Sir Roger Moore has died aged 89 following a short battle with cancer.
The actor – best known for playing James Bond – passed away earlier today in Switzerland following a “short but brave” battle with cancer, his children announced in a statement on his official Twitter account.
“The love with which he was surrounded in his final days was so great it cannot be quantified in words alone,” they added. “We know our own love and admiration will be magnified many times over, across the world, by people who knew him for his films, his television shows and his passionate work for UNICEF which he considered to be his greatest achievement.
“The affection our father felt when he walked on to a stage or in front of a camera buoyed him hugely and kept him busy working into his 90th year, through to his last appearance in November 2016 on stage at London’s Royal Festival Hall. The capacity crowd cheered him on and off stage, shaking the very foundations of the building just a short distance from where he was born.”
With the heaviest of hearts, we must share the awful news that our father, Sir Roger Moore, passed away today. We are all devastated. pic.twitter.com/6dhiA6dnVg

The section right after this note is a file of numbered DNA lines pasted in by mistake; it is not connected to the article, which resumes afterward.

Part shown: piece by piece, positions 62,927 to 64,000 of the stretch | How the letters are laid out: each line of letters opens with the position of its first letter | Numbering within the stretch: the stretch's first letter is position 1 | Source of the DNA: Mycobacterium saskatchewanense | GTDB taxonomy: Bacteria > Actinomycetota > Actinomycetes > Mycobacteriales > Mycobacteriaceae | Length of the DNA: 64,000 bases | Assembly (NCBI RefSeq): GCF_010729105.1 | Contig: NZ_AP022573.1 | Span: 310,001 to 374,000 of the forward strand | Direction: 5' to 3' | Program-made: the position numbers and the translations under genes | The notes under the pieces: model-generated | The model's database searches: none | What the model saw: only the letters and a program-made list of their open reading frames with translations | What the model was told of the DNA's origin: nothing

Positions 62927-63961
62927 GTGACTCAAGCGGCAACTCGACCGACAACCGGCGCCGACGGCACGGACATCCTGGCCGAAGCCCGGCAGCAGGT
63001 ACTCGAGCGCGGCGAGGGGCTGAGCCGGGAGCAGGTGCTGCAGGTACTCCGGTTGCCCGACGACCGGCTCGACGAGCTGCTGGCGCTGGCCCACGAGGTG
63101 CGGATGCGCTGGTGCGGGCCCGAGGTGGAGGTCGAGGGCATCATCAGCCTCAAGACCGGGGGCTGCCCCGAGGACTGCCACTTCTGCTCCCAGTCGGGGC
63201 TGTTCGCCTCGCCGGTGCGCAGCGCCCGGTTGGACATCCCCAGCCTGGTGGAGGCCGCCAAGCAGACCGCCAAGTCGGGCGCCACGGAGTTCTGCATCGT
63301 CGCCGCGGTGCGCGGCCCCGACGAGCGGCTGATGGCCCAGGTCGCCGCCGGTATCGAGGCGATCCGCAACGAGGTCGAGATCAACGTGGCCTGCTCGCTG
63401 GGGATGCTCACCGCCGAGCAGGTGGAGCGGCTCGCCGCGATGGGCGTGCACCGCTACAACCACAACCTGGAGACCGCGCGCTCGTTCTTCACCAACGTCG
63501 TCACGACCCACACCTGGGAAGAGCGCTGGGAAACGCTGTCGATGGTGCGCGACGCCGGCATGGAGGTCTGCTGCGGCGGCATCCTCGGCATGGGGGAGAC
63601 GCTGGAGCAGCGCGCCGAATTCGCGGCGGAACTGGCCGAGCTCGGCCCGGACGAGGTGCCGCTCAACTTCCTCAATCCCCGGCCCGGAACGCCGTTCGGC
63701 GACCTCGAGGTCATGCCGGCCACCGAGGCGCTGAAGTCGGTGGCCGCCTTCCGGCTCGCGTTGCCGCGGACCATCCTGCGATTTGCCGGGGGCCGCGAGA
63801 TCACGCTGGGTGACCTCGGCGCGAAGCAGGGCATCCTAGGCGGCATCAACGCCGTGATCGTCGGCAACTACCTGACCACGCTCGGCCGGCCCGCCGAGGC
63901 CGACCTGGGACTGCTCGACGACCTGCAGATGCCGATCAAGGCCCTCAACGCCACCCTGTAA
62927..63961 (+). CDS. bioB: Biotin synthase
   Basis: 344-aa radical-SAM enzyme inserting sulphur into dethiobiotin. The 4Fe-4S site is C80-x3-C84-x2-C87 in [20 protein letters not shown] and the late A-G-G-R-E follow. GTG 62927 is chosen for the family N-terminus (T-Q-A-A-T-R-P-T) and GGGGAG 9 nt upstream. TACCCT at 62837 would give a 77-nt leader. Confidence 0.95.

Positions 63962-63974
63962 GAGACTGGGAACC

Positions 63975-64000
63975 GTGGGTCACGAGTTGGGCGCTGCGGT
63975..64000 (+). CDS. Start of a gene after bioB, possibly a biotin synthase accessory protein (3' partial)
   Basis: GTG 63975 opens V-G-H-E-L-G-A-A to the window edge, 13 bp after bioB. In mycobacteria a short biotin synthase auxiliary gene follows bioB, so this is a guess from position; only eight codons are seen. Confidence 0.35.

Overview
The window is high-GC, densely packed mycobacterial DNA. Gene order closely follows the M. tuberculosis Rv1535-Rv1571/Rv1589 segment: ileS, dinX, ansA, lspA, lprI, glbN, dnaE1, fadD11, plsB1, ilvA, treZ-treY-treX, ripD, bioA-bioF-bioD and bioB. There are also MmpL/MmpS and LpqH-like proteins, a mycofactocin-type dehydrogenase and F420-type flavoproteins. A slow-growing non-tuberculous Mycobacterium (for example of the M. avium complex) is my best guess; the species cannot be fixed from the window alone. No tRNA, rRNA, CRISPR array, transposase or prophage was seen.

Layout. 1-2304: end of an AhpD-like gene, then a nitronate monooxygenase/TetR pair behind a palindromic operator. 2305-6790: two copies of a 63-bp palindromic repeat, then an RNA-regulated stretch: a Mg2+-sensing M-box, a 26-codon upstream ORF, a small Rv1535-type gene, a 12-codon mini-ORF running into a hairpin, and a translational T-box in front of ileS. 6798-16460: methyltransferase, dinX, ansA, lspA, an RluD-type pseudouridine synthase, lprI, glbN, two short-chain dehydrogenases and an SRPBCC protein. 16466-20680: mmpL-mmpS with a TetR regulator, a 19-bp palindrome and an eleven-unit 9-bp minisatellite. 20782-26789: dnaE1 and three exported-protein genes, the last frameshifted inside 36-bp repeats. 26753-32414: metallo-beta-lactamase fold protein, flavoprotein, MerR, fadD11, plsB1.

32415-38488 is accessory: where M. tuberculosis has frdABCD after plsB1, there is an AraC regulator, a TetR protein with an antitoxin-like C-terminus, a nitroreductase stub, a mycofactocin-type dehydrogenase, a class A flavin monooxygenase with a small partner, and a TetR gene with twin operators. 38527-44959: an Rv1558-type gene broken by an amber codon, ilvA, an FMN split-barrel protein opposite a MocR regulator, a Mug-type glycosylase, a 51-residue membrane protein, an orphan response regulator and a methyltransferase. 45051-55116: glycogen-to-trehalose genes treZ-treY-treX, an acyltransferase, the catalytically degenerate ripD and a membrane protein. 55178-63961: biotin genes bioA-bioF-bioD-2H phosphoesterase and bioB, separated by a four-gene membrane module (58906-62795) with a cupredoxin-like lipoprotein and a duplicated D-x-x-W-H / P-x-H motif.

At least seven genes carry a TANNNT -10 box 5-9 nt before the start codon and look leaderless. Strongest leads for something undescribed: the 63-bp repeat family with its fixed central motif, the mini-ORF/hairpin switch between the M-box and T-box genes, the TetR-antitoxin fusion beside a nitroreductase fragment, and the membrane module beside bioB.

The statement confirmed that a private funeral will take place in Monaco where Moore was a resident and had one of his three homes.
Born in 1927, he was best known for being the third actor to play James Bond, appearing in seven 007 films between 1973 and 1985.
But prior to taking on Ian Fleming’s iconic secret agent, the actor made a string of TV hits, starting with Ivanhoe in 1958 and going on to appear in The Alaskans, Maverick, The Persuaders and The Saint.
The latter ran for six series between 1962 and 1969 and saw Moore play Simon Templar in a new adaptation of Leslie Charteris’s novels, a role that many saw as an early indicator of the suavity he brought to 007. The show’s success across the pond ensured that Moore was a household name in America, as well as in his native UK.
Still, it was the Bond films for which he’ll be best remembered, starting with the well-received Live and Let Die in 1973, and followed by The Man with the Golden Gun, The Spy who Loved Me, Moonraker, For Your Eyes Only, Octopussy and A View to Kill, eventually handing over the mantle to Timothy Dalton. Moore remains the longest running actor in the role.
He was awarded a CBE in 1999 and a knighthood in 2003, the latter citing his extensive charity work as a Unicef Goodwill Ambassador. In 2008 he was honoured with a star on the Hollywood Walk of Fame for his work on television and in film.
Moore is survived by his fourth wife, Kristina Tholstrup, and his three children.